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Retirement Plannning:The Three Lessons to be Learned post-Bailout October 3, 2008

Posted by retirementwithaplan in retirement.
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Retirement Plannning

The Three Lessons to be Learned post-Bailout

House vote

House vote

The House of Representatives voted to pass the historic bailout proposed earlier this week. Although this did not happen until the stock market lost over a trillion dollars of investor’s money, a knee jerk reaction that did not seem to change the outcome for most retirement accounts, the inevitable became fact. Current economic policies have failed. The prevailing financial and investment wisdom now played out on a global scale, not just Wall Street, still believes that government regulation is bad – unless you need cash. And there is always the hope, both in Washington and on Wall Street that our memories are still very short.

Post-bailout will much different.

There is little likelihood that this is the last time Congress will need to ante up with cash to infuse not only struggling companies and banks around the globe but states such as California.

The misguided thought that the government will be able to profit from this mess lay in the capable hands of as-yet-to-be-named investment guides who, will try to do for the taxpayer what they formally would do for themselves. This is a little like asking the thief to analyze the potential leaks in your home security system. Once in, whatever security you may have had is now in the trust that the reformed bandit has truly changed their ways.

While the reasons for the passing vote (263-171, reversing the 228-205 against the package on Monday) are numerous – from increased pressure from constituents to the most recent economic numbers posted this week )jobs at a five-year low, weak data on how the consumer is reacting to the current crisis and lackluster manufacturing reports – they may not have been solely the reasons why the shift came so soon after such a resounding vote just four days ago.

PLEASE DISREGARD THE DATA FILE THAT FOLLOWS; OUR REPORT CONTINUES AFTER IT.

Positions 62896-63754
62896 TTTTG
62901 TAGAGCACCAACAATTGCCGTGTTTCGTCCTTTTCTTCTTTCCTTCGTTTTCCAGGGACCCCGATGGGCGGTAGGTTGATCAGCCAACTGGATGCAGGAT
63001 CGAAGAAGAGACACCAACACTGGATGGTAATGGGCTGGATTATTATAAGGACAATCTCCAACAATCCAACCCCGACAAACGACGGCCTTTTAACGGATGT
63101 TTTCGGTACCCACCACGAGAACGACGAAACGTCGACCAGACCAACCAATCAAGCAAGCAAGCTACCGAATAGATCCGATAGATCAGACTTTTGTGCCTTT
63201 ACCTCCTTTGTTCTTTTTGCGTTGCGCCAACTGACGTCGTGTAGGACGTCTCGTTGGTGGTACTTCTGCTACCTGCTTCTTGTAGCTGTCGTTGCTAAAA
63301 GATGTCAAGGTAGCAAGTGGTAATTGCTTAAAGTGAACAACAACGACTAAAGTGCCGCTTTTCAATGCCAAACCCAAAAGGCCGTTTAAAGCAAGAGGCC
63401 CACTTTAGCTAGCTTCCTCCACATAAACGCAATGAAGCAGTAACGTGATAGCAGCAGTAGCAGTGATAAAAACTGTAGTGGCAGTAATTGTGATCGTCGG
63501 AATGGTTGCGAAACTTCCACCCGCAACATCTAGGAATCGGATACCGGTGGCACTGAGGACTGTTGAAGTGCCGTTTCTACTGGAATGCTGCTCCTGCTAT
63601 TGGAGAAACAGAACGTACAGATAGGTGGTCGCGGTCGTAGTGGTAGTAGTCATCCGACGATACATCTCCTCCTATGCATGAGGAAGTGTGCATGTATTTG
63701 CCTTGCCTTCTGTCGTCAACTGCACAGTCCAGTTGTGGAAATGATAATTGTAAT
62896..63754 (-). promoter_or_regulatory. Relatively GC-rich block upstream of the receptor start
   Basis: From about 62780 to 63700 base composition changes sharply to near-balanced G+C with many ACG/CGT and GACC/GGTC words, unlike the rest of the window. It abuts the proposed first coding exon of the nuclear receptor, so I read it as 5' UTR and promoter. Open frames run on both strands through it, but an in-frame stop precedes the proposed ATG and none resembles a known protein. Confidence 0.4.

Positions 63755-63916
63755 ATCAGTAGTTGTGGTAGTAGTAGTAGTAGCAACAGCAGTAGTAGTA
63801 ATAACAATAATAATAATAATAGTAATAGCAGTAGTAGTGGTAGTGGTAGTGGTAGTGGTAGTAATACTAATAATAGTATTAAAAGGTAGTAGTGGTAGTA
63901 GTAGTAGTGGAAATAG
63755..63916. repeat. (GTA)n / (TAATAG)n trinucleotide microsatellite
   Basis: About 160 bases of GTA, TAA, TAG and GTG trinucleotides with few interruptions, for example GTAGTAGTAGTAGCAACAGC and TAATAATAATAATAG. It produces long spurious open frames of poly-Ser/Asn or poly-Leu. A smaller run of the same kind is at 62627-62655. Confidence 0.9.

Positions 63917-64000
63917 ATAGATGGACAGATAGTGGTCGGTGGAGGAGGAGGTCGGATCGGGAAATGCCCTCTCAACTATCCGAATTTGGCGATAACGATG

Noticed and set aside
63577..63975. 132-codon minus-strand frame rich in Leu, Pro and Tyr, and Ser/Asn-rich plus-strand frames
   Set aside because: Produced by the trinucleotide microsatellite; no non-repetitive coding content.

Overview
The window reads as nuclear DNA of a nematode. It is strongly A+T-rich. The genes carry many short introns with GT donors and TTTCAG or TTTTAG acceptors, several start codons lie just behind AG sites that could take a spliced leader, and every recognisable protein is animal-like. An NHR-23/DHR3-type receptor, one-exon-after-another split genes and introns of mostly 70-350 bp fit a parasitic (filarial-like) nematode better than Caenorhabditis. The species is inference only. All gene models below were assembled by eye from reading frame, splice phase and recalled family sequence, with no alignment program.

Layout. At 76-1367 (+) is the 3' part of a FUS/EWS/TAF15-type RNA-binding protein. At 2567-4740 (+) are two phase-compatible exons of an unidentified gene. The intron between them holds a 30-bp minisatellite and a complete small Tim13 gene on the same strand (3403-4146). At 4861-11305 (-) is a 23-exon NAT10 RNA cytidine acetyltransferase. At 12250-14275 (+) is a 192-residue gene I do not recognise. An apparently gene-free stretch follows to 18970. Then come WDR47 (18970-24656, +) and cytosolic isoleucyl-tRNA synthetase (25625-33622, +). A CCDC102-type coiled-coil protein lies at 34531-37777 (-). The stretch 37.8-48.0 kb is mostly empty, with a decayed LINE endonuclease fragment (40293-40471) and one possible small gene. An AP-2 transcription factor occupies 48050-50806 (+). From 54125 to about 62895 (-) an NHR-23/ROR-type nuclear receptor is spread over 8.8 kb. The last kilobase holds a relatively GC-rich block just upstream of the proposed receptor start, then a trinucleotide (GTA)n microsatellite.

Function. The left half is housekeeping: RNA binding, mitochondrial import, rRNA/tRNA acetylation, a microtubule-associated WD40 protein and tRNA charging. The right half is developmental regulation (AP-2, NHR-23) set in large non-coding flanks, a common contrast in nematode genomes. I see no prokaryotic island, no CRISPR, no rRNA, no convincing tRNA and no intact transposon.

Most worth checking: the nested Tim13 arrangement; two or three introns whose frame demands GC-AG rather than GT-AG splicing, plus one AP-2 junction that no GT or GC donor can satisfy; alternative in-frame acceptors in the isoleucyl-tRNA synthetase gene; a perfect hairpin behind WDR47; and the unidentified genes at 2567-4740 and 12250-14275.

Where does that leave us?

Perhaps it is time to begin to look at the mistakes we have made as the road to recovery. And although we will promise to do differently, once we realize that most of this crisis (at least in the short-term) has avoided us, we will be right back to where we think we should be. With one exception, you will not be able to borrow.

Do not expect the credit markets to suddenly roll over and let you scratch their bellies again any time soon. You are now in a cash based economy. Supermarkets around the country have begun to feel this shift as consumers begin to shy away from credit card and debit card usage in favor of spending what they have in their pockets. Their worry is not that you will stop buying food, something they have razor thin margins on, but purchases will be well placed when it comes to sundries and beauty aides.

This will force you to deal with your debt in a very real and upfront way. And I am not speaking simply of the debt you have to creditors but what you may owe your parents for having underfunded their retirement in favor of funding your college, helping you with your down payment, or any other financial help they may have lent you throughout the years. This may be the advent of the multi-family dwellings that were a staple of the American landscape before WWII.

The last lesson we need to wrap ourselves around is the convenience of purchasing stocks for your retirement plan. Hands down, the majority of the people crying the financial blues in the past week had done just that. Instead of using those tax-deferred accounts the way they were meant to be used – safe, long-term investments – many instead sought the growth that was plainly evident last year.

These were the days and months leading up to the disclosure by so many firms of the toxic debt on their books. Your investment portfolio should be one that consists of the following mechanisms in place: A tax deferred account with mutual funds designed to take advantage of the growth potential in the markets (had you done this you would own many funds that are currently selling at a huge discount), outside of your retirement account, you would have your index funds (the most tax efficient form of investing which is why they should be outside of your retirement account) and if there is any money left over, a portfolio of stocks (funded only with “mad money” a term coined by Benjamin Graham, the guy who taught Warren Buffet how to do what he does so well, or with cash you do not need).

Being Financially Nimble

We can’t go back might be lesson four if I were not the optimist. If you have a five-year horizon, you will see fully 75% of what you had invested at the turn of 2008 returned to you – less the stocks. If your horizon extends beyond ten-years, you should be well on your way to recovering your full pre-2008 portfolio value – less the stocks.

That may be money gone for good. Stay in mutual funds and keep investing as much of our pre-tax income as possible. Stay out of stocks unless you have some mad money laying around that you don’t need for food or fuel. We have a wholly different economic situation unfolding before our eyes. Being financially nimble will help. Being wary will help even more.



1. Equity School - September 18, 2009

Great Article. Graham is considered the first proponent of Value Investing, and I am a great fan of Benjamin Graham myself, I follow most of his rules, I started a site on value investing. The site mainly screens out Low PE, Low PB, High Divident Yeild. Low PB+ High Div etc.. for the India markets. I really appreciate the effort you have put in your blog. Best Wishes.

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